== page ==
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Jays' division title about faith, destiny

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For fans, Marcus Stroman, the team, Wednesday's division-clinching win was perfect.

Tommy Gilligan-USA TODAY Sports

Mother Nature delayed the Toronto Blue Jays’ near-inevitable sixth American League East (AL East) tittle on Tuesday when heavy rain forced Toronto into a Wednesday doubleheader at Camden Yards against the Baltimore Orioles.

It was playing out perfectly. In need of a Jays win and a Yankees loss to clinch the division, Toronto was set to take on Baltimore just as the Red Sox stormed out to a 6-0 lead in the top of the first inning at Yankee Stadium. A shade over 200 miles away, the Yankees were gifting the Jays their first AL East title in 22 years.

After the Yankees went on to lose 10-4, at home, the Jays kicked off their first of two cracks at the division title on Wednesday.

And they didn’t need either of those wins. They could have made it close, and lost a couple, narrowing their schedule in the process. Prior to the 4:00 p.m. first leg of the doubleheader, the Jays had six games left and needed just one win to secure the title.

But a win was inevitable. Or close to it.

Since the non-waiver trade deadline on July 31, the Jays had played to a record of 38-14.

The acquisitions of outfielder Ben Revere, shortstop Troy Tulowitzki, and pitchers LaTroy Hawkins and Mark Lowe at the deadline had not only shored up the team’s bullpen, but also added to an already potent offence – the strongest in the AL at the time in terms of runs scored.

In the two months since the deadline, the Jays had lost two consecutive games just three times, having never let it extend to three games, let alone six.

Losing fell out of style. Waiting wasn’t their style. They weren’t going to lose twice to the 76-80 Orioles.

In the top of the second inning of the first game, catcher Russell Martin’s one-out triple cashed Ben Revere from first base, setting the table for Ryan Goins to give Toronto the early 2-0 lead on the road with another one-out hit.

From there, there was no looking back. And the fans, travelling to the away game for a chance at history, knew it, with "Let’s go Blue Jays" chants descending early and often.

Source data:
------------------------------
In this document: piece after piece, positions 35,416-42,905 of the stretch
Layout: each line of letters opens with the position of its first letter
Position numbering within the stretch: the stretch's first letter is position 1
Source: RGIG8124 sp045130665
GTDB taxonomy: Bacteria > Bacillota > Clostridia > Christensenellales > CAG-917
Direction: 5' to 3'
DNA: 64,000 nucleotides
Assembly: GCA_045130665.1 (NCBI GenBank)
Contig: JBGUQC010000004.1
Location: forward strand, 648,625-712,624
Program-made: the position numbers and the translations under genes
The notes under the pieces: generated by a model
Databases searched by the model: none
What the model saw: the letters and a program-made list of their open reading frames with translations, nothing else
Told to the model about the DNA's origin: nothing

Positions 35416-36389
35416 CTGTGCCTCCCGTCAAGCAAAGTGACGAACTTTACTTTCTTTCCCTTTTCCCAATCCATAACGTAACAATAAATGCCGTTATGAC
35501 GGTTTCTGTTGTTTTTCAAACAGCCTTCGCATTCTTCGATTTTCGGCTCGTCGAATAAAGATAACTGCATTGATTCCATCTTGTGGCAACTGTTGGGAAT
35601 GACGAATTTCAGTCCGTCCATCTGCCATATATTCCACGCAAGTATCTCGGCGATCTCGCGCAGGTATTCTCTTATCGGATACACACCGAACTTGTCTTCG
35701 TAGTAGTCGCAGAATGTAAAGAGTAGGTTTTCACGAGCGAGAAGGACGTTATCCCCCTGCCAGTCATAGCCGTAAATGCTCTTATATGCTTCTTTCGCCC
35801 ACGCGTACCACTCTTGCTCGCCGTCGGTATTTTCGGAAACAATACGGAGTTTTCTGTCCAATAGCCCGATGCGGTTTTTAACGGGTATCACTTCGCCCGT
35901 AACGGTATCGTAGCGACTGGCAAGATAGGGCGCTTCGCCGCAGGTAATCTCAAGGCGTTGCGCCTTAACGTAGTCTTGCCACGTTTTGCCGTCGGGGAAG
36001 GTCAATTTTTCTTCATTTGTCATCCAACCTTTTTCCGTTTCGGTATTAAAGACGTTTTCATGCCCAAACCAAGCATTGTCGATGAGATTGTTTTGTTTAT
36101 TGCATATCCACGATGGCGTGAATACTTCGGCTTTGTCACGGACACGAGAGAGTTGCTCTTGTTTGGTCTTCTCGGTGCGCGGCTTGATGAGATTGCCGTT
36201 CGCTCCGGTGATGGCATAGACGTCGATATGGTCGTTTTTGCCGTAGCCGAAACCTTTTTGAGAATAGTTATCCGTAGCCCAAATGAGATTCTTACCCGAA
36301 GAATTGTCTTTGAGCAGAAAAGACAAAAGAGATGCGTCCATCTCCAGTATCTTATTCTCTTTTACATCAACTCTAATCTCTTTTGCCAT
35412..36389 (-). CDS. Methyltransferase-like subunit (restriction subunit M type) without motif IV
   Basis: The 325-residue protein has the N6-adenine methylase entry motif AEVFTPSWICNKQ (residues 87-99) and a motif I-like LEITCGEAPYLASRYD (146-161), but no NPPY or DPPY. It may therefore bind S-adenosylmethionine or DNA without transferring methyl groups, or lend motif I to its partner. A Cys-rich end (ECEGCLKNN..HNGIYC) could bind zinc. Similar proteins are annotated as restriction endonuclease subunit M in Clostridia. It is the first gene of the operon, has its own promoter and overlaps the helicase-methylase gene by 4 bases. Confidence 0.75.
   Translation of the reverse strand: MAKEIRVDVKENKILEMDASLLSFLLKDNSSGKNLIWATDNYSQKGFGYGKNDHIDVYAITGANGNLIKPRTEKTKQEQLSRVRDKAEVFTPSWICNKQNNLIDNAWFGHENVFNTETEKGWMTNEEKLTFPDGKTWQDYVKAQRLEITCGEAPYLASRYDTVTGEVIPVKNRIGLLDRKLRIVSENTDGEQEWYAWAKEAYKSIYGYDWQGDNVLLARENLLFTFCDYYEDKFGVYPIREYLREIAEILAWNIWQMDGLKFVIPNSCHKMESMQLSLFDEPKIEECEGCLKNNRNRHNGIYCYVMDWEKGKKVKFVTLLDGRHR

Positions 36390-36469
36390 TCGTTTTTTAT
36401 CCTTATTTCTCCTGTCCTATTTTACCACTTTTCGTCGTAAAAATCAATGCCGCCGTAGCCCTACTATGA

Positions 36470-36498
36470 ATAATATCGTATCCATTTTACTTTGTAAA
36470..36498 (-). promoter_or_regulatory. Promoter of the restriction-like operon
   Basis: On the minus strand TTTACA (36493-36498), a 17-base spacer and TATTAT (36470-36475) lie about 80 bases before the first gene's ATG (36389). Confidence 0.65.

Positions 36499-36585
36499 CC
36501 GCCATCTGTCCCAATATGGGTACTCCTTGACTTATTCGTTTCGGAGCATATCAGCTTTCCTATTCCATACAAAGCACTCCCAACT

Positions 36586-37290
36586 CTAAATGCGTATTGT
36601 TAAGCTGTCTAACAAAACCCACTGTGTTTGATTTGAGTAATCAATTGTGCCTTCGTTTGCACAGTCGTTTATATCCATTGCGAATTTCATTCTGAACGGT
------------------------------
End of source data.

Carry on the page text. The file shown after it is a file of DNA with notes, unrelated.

They would add another pair in the fourth inning, four more in the fifth, two more in the seventh and five more in the ninth.

But the end result didn’t matter. What mattered was that they won, and there was never any doubt.

And while it had grown increasingly clear the team was destined for the title as the season wound down, it was particular special for one player: Marcus Stroman.

For Stroman, the game was the capitulation of a long road that led him this moment, to his moment.

After suffering a torn ACL in Spring Training while fielding a routine play, Stroman worked tirelessly to get back, promising fans that he’d be back in time for the playoffs the day after the injury.

As with the Jays’ clinch, it didn’t matter how he did it, just that he was on the mound when it happened, seven months after his injury.

That he had to go 4-0 upon his return from the injury to make the moment possible is just a bonus. That he went eight innings giving up one earned run on the evening is just a bonus.

All that mattered was that he was there when they did it.

And they aren’t just the team, but also its fans.

Jays fan Katelyn Esmonde travelled from Washington to Baltimore with tickets for both the games, but she was confident before the first game started that the team wouldn’t need the second.

She wasn’t the only one who made the trip either. For the flocks of Jays fans in the stadium, the moment was a longtime coming.

"The stadium was pretty empty, so all the Jays fans gathered by the Jays dugout and were cheering loudly the whole time," Esmonde said in an interview in between games. "There was so much camaraderie amongst us Jays fans -- we were exchanging stories about where we're from, our trip into town for the game, and even how old we were the last time the Jays won the World Series."

"From where I was, it felt like a home game," she said. "A lot of things came together to make that an incredible night for Jays fans."

And isn’t that the truth?